M A I N   N E W S

Decision on French ship’s entry after January 20
Vibha Sharma
Tribune News Service

New Delhi, January 6
The Supreme Court Monitoring Committee (SCMC) on Hazardous Waste, which met in Mumbai today, restrained the French warship Clemenceau from entering within the 200-km exclusive economic zone of India till January 20 after the company assigned the task of decontaminating and scrapping decommissioned French aircraft carrier Clemenceau, Technopure, deposed before it.

The SCMC will take the final decision at a meeting in New Delhi on January 20 and present its inferences on the controversial environmental issue to the Supreme Court after its receives “all possible information”.

Talking to The Tribune from Mumbai, SCMC member Claude Elvareshe said after receiving conflicting reports about the exact quantity of the harmful carcinogenic asbestos and other hazardous waste on board the warship, “the SCMC today decided to restrain Clemanceau from entering within 200 km of the exclusive economic zone of India. It has now been decided to keep the matter open for receiving all possible information about the exact quantity of hazardous material on the ship till January 20”

Mr Elvares said now the French Ambassador had expressed his desire to meet the committee. Technopure officials informed the SCMC that the warship contained more than 500 tonnes of asbestos, he said.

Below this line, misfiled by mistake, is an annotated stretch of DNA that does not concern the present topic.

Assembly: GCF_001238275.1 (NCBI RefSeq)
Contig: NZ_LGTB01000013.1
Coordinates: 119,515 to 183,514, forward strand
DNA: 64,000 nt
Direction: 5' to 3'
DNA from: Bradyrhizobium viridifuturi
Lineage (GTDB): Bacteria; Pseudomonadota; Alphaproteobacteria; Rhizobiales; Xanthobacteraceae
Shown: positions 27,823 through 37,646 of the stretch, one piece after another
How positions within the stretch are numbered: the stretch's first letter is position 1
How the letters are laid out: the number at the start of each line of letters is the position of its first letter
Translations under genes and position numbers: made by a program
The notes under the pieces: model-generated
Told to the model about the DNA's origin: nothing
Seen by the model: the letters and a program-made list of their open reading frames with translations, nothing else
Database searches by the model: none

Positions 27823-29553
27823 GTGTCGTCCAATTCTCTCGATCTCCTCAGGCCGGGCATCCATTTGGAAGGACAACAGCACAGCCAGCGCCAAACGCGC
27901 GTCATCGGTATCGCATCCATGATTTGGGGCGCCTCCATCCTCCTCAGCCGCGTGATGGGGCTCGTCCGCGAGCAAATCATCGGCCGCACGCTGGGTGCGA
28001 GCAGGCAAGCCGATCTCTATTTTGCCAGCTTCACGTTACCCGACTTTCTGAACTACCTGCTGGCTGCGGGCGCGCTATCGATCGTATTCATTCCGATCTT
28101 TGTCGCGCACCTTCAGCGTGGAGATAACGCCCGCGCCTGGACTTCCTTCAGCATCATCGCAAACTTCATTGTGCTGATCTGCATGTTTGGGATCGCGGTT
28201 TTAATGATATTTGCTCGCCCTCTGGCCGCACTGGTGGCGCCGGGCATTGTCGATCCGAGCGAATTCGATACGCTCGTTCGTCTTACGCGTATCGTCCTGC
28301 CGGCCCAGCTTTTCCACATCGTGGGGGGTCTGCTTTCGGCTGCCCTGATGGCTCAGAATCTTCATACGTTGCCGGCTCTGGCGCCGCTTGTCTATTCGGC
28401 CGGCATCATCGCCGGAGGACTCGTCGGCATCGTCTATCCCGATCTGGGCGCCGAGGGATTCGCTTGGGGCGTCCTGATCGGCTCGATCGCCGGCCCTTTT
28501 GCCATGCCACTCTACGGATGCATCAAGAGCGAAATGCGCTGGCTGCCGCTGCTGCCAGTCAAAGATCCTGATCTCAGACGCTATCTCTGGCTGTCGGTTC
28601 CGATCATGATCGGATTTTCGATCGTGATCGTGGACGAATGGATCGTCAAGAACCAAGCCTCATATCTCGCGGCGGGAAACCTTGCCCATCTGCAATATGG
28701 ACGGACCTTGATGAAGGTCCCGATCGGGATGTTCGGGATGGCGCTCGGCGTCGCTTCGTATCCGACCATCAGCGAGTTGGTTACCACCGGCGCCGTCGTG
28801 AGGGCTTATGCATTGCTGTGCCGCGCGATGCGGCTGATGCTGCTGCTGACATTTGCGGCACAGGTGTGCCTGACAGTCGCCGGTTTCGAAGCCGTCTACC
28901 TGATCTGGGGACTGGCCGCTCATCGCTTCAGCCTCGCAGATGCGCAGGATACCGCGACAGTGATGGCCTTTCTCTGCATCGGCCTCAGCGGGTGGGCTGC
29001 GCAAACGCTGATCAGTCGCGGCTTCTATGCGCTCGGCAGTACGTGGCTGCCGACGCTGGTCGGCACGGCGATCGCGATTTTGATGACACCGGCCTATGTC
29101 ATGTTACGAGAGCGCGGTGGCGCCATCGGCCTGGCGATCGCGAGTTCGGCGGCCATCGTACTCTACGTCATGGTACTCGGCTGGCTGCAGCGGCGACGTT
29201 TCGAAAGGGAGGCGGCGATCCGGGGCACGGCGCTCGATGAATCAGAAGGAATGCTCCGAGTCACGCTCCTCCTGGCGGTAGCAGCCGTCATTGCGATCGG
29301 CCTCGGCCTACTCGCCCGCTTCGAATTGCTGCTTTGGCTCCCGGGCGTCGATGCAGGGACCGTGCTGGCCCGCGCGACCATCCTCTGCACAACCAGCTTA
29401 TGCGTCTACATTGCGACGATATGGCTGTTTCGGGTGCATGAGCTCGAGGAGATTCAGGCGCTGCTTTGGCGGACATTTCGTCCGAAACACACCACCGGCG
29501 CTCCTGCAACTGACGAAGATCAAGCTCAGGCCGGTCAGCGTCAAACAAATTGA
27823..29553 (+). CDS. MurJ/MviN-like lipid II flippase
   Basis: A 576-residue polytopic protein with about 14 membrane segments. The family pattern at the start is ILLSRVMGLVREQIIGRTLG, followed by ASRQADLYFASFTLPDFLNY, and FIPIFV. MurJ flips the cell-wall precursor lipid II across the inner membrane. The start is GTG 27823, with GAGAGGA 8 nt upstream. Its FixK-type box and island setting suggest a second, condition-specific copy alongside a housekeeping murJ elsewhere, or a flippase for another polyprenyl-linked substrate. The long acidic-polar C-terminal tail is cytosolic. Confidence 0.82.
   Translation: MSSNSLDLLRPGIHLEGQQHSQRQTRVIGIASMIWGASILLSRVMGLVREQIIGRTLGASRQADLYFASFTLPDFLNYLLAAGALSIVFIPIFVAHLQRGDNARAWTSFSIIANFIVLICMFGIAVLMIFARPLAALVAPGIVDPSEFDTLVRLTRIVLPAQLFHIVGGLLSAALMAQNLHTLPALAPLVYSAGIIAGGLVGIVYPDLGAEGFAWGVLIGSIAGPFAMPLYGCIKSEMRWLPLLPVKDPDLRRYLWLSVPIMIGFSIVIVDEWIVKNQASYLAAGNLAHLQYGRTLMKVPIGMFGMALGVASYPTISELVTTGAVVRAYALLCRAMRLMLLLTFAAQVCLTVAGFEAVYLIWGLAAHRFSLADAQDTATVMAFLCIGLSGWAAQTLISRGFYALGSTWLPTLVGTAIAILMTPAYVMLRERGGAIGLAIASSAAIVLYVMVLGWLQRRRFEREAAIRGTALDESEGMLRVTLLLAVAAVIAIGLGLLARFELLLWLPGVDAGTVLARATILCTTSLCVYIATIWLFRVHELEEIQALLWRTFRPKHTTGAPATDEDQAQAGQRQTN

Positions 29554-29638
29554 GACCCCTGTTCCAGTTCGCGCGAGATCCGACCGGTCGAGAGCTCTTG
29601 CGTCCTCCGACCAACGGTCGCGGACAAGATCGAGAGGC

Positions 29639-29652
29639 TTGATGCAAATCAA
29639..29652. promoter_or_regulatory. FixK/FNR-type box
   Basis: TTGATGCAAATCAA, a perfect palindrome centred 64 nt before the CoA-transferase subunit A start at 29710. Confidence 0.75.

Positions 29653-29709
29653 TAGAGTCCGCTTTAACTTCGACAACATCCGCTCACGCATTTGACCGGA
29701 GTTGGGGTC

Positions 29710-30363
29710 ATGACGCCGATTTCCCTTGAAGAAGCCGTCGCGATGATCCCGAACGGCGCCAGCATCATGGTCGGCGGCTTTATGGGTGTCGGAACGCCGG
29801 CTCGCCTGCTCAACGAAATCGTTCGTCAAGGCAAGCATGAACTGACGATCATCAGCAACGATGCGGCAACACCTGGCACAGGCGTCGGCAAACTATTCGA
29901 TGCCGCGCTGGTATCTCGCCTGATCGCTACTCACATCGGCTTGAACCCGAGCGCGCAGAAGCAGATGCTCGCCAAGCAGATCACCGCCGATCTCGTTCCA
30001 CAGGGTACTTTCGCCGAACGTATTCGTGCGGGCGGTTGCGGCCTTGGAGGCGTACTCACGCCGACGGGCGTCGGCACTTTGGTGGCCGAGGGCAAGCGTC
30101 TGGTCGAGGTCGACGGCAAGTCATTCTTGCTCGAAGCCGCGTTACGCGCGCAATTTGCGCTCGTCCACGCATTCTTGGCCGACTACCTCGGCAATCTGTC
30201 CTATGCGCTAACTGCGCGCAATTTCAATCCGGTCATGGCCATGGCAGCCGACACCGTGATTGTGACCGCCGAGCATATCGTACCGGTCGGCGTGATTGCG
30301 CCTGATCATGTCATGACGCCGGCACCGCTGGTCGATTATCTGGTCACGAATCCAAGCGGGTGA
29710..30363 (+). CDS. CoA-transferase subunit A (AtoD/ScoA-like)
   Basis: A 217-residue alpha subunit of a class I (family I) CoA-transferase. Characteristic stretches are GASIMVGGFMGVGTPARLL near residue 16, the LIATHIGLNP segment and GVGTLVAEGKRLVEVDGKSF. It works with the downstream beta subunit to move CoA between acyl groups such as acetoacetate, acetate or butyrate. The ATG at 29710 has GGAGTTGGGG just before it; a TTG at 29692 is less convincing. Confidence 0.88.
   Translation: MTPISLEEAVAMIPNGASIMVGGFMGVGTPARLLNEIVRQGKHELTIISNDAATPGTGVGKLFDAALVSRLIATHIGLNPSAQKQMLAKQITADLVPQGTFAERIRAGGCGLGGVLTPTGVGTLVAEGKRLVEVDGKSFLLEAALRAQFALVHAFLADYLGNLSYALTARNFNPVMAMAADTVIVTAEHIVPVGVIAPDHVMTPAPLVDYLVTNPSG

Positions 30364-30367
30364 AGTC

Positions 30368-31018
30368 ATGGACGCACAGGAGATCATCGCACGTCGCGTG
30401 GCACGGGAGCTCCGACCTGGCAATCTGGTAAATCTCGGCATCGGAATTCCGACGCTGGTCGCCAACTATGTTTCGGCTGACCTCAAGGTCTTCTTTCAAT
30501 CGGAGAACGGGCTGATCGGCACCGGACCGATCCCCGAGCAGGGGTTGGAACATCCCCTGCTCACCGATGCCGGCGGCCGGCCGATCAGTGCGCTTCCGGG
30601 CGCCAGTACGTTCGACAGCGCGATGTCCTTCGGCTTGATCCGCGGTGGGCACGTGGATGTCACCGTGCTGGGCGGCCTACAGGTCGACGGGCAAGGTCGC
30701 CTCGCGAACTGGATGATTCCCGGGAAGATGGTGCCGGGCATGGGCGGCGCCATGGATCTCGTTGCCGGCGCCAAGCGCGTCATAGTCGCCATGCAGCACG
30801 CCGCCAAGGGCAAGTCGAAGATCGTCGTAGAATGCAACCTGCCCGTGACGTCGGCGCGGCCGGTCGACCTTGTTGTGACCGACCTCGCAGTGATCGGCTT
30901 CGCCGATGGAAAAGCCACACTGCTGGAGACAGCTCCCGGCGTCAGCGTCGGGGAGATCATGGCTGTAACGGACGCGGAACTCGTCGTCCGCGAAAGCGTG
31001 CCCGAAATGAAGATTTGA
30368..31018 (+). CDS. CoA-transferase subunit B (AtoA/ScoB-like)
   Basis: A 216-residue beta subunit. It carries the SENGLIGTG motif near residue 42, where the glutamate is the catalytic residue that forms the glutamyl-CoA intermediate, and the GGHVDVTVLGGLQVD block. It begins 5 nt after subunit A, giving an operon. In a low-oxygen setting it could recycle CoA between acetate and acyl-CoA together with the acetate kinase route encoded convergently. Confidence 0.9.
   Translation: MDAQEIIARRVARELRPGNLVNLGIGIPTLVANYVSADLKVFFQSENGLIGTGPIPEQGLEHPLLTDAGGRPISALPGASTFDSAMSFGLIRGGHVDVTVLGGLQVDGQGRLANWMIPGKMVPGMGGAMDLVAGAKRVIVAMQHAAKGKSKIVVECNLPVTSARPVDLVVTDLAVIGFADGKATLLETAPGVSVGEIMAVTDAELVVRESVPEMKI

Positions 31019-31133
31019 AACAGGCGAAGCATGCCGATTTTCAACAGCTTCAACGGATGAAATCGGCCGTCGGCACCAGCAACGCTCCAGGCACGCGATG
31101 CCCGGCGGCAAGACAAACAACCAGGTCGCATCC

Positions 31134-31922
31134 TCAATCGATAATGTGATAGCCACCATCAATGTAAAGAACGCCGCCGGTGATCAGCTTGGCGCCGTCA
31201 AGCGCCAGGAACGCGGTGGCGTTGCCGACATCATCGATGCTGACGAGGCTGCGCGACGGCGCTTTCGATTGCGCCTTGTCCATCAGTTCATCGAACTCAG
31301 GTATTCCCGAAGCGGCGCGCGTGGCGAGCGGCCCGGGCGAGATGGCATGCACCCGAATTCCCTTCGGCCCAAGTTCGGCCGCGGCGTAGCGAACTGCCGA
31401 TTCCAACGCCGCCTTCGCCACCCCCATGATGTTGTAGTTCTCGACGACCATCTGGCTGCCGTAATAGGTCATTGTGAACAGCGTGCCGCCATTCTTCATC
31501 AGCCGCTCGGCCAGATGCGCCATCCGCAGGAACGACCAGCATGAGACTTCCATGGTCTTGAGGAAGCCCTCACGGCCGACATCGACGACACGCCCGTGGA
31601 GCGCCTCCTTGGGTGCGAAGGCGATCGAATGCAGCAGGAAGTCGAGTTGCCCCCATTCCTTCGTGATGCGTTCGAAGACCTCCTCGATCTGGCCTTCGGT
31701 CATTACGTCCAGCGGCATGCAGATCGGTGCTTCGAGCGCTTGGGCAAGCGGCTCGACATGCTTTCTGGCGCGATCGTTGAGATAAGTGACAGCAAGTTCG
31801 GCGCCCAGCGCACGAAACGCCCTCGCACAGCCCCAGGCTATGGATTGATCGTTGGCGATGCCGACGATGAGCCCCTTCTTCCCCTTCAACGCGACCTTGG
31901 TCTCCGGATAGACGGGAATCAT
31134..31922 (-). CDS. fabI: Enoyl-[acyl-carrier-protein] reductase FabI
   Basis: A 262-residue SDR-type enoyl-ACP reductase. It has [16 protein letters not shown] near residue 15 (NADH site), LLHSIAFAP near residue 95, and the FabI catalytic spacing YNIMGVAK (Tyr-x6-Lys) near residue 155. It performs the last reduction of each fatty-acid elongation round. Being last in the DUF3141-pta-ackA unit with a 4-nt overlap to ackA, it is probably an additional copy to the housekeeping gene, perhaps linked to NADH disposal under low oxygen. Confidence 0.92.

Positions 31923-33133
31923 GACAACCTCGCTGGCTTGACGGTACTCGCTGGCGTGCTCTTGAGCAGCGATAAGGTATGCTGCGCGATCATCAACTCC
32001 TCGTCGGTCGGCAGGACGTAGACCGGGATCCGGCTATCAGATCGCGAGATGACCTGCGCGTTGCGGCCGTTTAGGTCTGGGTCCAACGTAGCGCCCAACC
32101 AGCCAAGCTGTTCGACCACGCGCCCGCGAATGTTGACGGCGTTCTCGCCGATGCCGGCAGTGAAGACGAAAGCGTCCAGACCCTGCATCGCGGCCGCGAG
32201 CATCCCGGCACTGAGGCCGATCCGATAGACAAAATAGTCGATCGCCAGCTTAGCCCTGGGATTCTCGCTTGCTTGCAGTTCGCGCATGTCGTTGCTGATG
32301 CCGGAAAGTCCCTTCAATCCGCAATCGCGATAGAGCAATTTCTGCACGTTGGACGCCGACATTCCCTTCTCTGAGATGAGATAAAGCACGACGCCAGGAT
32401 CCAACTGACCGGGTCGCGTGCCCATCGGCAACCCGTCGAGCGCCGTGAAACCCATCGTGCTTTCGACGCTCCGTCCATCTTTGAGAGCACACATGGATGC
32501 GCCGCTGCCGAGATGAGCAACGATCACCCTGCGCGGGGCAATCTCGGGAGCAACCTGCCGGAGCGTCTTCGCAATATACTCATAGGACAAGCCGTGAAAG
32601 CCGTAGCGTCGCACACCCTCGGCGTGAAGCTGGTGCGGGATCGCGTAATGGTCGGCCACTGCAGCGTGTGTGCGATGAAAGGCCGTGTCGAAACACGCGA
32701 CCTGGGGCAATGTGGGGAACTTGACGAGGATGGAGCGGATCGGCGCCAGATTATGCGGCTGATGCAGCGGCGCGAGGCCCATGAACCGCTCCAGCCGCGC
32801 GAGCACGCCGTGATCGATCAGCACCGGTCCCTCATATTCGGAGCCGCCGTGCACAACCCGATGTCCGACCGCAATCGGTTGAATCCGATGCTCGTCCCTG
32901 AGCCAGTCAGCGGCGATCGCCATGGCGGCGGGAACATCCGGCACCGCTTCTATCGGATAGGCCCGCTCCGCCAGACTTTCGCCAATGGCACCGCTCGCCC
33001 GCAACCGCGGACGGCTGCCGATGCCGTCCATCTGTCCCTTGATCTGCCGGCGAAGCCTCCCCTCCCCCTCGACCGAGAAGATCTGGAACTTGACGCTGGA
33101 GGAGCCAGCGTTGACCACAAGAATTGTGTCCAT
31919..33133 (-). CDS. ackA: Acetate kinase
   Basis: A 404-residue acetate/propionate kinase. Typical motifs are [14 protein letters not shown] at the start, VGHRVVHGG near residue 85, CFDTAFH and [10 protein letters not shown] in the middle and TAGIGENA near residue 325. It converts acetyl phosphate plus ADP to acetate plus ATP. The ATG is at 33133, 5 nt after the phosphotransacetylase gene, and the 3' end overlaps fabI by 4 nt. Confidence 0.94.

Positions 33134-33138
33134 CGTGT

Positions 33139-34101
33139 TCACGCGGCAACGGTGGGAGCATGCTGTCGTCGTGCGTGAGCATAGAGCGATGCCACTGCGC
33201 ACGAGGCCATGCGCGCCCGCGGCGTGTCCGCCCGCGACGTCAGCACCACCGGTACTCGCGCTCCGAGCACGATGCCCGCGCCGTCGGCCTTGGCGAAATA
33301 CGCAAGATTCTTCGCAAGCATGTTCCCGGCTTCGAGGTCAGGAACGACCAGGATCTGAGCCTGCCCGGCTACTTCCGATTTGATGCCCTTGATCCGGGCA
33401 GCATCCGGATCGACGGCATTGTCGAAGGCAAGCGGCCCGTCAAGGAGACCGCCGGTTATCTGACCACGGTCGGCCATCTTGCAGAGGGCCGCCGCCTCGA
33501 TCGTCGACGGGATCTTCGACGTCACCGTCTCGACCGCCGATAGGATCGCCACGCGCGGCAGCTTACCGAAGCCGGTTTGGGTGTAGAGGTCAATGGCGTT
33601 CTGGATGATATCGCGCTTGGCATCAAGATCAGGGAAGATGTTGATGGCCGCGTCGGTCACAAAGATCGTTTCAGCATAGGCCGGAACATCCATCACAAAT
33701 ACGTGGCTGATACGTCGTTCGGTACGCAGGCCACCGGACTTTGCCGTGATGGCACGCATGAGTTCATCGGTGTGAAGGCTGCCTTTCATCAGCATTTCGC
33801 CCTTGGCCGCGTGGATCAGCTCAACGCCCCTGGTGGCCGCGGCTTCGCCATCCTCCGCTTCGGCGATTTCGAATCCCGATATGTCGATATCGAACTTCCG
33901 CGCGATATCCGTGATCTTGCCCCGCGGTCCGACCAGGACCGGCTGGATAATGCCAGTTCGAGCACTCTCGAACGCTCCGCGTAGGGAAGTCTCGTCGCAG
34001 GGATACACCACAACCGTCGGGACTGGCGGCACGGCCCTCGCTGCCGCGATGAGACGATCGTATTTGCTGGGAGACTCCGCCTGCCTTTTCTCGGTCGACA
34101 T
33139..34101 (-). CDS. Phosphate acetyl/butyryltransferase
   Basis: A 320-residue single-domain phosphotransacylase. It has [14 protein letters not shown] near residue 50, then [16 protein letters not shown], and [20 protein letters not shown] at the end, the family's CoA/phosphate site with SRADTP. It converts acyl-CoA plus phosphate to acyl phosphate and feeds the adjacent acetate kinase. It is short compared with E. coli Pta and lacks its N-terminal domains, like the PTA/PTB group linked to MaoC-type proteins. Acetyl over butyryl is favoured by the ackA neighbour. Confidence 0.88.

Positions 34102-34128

Technopure’s statement before the SCMC today more or less confirmed that the French Government had not come clean on the exact quantity of asbestos on board the aircraft carrier.

In fact, Project Manager of Technopure Eric Beaudon, who met members of the SCMC today, later told reporters in Mumbai that the company had so far removed 70 tonnes of asbestos from the ship, presenting photographic evidence of cable, steam generators that the warship was full of asbestos.

The French aircraft carrier Clemenceau, containing hazardous waste like asbestos, set course for the ship-breaking yard at Alang, off the Gujarat shore, for dismantling on December 31, 2005, after the French Government received a clearance from a high court there.

Technopure was assigned the job by French company Ship Decommissioned Industry Corporation (SDIC) which in turn had been mandated by the French Government to carry out decontamination and scrapping of the ship.


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